Kosovo Violence Spotlights Need for More Police
By Linda D. Kozaryn
American Forces Press Service
CAPE TOWN, Republic of South Africa, Feb. 16, 2000, Feb. 16, 2000 Defense Secretary William S. Cohen called on the international community Feb. 16 to double -- even triple -- the number of police in Kosovo following weekend violence in the provincial town of Mitrovica.
According to news reports, ethnic Albanians attacked French peacekeeping troops during a weekend of violence Feb. 12 and 13. Two ethnic Albanian snipers died and two French peacekeepers and several Serbs and ethnic Albanians were wounded.
Cohen, traveling in Africa through Feb. 17, told reporters only about 2,000 of the 6,000 international police authorized for the Kosovo mission are actually in place. Until more arrive, he said, NATO-led troops are serving in their stead. About 50,000 international peacekeepers, including about 5,000 Americans, make up the Kosovo Force known as KFOR.
While the military forces carry out the missions assigned to them, Cohen said, "they are not well-suited for police work -- namely, arresting people, detaining them, interrogating them." Due to an ineffective judicial system and insufficient judges and prosecutors, he noted, those arrested are turned loose within a few days.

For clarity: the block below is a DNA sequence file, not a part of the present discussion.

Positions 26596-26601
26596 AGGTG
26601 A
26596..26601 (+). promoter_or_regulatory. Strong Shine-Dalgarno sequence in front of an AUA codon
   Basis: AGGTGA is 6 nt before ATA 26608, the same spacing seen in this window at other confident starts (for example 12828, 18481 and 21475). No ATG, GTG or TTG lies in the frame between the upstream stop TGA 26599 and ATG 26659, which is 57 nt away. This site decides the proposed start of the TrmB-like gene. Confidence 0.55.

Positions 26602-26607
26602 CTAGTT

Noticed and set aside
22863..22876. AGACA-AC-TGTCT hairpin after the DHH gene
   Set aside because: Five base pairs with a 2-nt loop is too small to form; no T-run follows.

"That is why we have to keep the emphasis on getting the policemen there and getting a judicial system," Cohen said. "They can effectively protect themselves and separate the crowds." He warned violence could escalate and spread without sufficient police on hand. "So that's why it's important for this to be calmed immediately -- so it doesn't serve as an example for others to take advantage of it.
"None of the Europeans want to see this mission fail, Cohen told reporters. "They know that the success depends ultimately on having more police on the ground."